Monday, March 12, 2012


The Nashville-based Corrections Corporation of America (CCA) recently circulated a $250 million proposal to prison officials in 48 states, offering to buy state prison facilities in exchange for various considerations, including a controversial guarantee that the state governments would then have to maintain a 90% occupancy rate for at least 20 years.

As someone who once ran two of the largest law enforcement organizations in the United States - the NYPD and the New York City Department of Correction, including Rikers Island -and is now incarcerated in the federal prison system, I can tell you that this proposal is not only dangerous, but raises serious questions about the integrity and credibility of any company that would propose such a ridiculous idea.

For more than two decades, constitutional scholars, former Attorneys General, federal and state judges, and criminal defense bars have been calling for alternatives to incarceration, revised sentencing guidelines, and a repeal of mandatory minimums. State and federal prison systems could save billions by aggressively addressing these issues, but, at the risk of appearing soft on crime, many government leaders instead choose to skirt the issue.

Now, along comes a private company that says, in essence, "I'll buy your prisons to put some cash in your pocket, for which you will pay me an annual fee per inmate, but you must also guarantee that you will keep those prisons filled to 90% of capacity for the next 20 years."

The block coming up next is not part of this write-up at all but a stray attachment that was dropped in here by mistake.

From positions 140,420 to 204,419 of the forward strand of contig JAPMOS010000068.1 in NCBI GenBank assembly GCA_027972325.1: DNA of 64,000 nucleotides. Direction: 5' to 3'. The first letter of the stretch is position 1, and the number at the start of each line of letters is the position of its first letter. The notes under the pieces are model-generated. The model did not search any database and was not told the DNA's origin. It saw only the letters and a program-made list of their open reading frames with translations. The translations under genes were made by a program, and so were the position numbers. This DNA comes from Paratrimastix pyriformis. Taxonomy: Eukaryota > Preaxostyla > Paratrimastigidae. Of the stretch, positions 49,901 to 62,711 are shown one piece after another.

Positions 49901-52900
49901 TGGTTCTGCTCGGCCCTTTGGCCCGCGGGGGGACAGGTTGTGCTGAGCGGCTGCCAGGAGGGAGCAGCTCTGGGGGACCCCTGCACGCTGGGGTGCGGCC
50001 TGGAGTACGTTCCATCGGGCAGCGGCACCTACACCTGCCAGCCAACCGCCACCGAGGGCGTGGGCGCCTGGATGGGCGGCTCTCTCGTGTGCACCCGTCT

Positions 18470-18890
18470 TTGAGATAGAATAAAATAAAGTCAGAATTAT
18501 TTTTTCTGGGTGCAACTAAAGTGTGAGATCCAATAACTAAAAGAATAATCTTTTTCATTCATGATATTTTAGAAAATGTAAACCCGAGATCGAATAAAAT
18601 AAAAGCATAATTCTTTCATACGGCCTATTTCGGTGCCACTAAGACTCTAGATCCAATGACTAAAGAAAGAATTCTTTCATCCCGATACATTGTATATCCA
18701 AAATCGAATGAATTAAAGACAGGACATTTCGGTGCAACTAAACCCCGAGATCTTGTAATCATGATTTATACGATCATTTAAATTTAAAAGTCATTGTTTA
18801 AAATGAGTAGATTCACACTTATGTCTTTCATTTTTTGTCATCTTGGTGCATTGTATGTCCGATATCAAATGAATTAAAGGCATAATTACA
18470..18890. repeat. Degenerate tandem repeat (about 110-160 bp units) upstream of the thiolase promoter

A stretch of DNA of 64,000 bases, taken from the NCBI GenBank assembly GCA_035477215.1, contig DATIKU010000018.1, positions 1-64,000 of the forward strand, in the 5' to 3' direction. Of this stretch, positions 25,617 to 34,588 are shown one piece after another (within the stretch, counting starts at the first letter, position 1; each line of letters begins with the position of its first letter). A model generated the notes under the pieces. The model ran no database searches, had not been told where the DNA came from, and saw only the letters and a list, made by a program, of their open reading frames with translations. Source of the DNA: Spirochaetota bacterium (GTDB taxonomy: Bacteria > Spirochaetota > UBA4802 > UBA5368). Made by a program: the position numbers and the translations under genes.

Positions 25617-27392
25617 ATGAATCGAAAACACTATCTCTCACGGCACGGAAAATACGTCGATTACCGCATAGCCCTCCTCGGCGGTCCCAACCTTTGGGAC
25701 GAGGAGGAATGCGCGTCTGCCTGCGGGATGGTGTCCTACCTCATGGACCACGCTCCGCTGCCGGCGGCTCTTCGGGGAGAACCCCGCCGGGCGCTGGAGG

Any logical person must ask, What happens if you drop below 90% capacity? How much does it then cost the state, and what are the penalties for doing so?

A more important question is this: To what extent will a state go to avoid those penalties?

Will state prosecutors be urged to maximize sentences and use their prosecutorial discretion in unfair ways? Will this mean the elimination of alternatives to incarceration, such as probationary sentences, community service and other life improvement programs that may help reduce recidivism? Will probation and parole officers be forced to violate the rights of former offenders, returning them to prison simply to ensure maximum prison capacity? Will prison officials be forced to overly punish inmates in order to reduce their good time incentives, thereby keeping them in the facilities longer? These are just a few of the many questions that come to mind and show how ludicrous this proposal from CCA actually is.

As a former prison adminstrator, I can say this without reservation: No one in his right mind would agree to guarantee a 90% rate of capacity in a prison facility over a 20 year period, unless he intended to do everything in his power to keep that facility full, which could only be done by violating the Constitution in some way. That threatens the very foundation of our democracy.

If state prison administrators need to cut costs, I suggest they follow the advice of Supreme Court Justice Anthony M. Kennedy, former Attorneys General Richard Thornburgh and Edwin Meese III, and others, by addressing the sentencing guidelines and mandatory minimums.